Sharing in the sharing economy

The IRS has launched a website to help sharing economy participants contribute their fair share of taxes.

In 2014, more than 2.5 million US taxpayers earned income through sharing economy services such as Airbnb, Uber and Etsy. But it’s likely that much of that income went unreported because the US tax system has failed to keep up with these new services, reports The Fiscal Times, based on a study by researchers at American University in Washington, DC. Result: the IRS could be missing out on billions in tax revenue.

One of the problems is that sharing economy participants often do not receive forms such as 1099-K, which companies are supposed to file when they earn more than US$20,000 through 200 or more credit transactions, or 1099-MISC, which covers payments of more than US$600 to independent contractors, freelancers and small businesses. As a result, says the study, “existing tax rules effectively create a US$19,399 reporting tax loophole impacting millions of taxpayers.”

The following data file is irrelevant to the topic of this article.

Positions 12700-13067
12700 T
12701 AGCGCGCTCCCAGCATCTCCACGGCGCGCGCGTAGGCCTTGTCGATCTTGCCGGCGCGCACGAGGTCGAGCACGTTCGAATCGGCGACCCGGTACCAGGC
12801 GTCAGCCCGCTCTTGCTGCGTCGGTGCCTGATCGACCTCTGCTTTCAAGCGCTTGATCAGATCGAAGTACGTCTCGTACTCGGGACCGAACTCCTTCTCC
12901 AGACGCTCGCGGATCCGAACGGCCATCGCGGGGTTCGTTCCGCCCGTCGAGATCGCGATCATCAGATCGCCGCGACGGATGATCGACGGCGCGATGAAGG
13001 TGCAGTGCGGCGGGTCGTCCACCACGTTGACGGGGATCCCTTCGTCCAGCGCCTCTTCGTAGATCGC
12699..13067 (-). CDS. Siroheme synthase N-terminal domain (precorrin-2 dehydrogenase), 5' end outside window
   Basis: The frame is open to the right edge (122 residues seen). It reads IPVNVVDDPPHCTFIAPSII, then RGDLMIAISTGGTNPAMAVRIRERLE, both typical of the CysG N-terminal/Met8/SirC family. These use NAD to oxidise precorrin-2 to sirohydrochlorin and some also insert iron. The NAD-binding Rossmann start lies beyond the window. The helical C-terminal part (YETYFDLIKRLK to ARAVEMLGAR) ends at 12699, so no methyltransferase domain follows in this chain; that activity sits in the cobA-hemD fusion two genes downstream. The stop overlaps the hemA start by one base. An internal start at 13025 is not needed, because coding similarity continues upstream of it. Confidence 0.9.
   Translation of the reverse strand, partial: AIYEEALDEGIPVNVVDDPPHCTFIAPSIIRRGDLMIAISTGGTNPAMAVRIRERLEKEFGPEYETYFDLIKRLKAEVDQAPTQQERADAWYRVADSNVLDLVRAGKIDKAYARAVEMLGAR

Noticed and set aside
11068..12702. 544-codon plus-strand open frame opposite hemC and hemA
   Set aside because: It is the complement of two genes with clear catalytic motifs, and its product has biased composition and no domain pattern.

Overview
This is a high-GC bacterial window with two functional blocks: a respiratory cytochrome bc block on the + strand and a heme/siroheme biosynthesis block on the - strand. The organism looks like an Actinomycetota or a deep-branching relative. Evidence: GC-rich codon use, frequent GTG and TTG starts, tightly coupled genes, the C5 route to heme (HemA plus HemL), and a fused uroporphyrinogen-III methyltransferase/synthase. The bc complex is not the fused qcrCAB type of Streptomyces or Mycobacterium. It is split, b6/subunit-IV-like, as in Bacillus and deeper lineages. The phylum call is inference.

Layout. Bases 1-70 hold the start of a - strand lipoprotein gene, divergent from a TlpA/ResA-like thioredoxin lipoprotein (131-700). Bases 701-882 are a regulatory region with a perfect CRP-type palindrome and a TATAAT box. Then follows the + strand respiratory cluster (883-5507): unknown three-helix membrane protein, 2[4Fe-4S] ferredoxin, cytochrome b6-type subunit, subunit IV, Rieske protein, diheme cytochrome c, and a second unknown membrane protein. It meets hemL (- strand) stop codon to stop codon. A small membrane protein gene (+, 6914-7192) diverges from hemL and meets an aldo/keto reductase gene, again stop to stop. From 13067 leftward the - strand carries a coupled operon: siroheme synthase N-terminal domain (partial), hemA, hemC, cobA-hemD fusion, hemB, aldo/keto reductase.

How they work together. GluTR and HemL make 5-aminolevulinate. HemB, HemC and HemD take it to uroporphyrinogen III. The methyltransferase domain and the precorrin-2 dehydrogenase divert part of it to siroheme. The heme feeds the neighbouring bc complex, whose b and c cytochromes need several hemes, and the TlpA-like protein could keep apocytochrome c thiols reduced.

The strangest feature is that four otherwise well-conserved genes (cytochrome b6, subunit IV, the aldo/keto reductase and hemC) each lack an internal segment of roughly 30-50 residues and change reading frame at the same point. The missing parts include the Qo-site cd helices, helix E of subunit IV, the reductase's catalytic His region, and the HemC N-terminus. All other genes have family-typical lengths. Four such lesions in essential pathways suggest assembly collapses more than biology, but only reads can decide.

The IRS is now trying to fix that loophole by launching a website aimed at helping those in the sharing economy to ante up their share of taxes. Called the Sharing Economy Resource Center, it deals with topics such as filing requirements, quarterly estimated tax payments and self-employment taxes. The site notes that “if you receive income from a sharing economy activity, it’s generally taxable … This is true even if you do it as a side job or just as a part time business and even if you are paid in cash.” But it also points out that, “depending upon the circumstances, some or all of your business expenses may be deductible, subject to the normal tax limitations and rules.”

About the Author

Yan Barcelo


Yan Barcelo is a journalist in Montreal.

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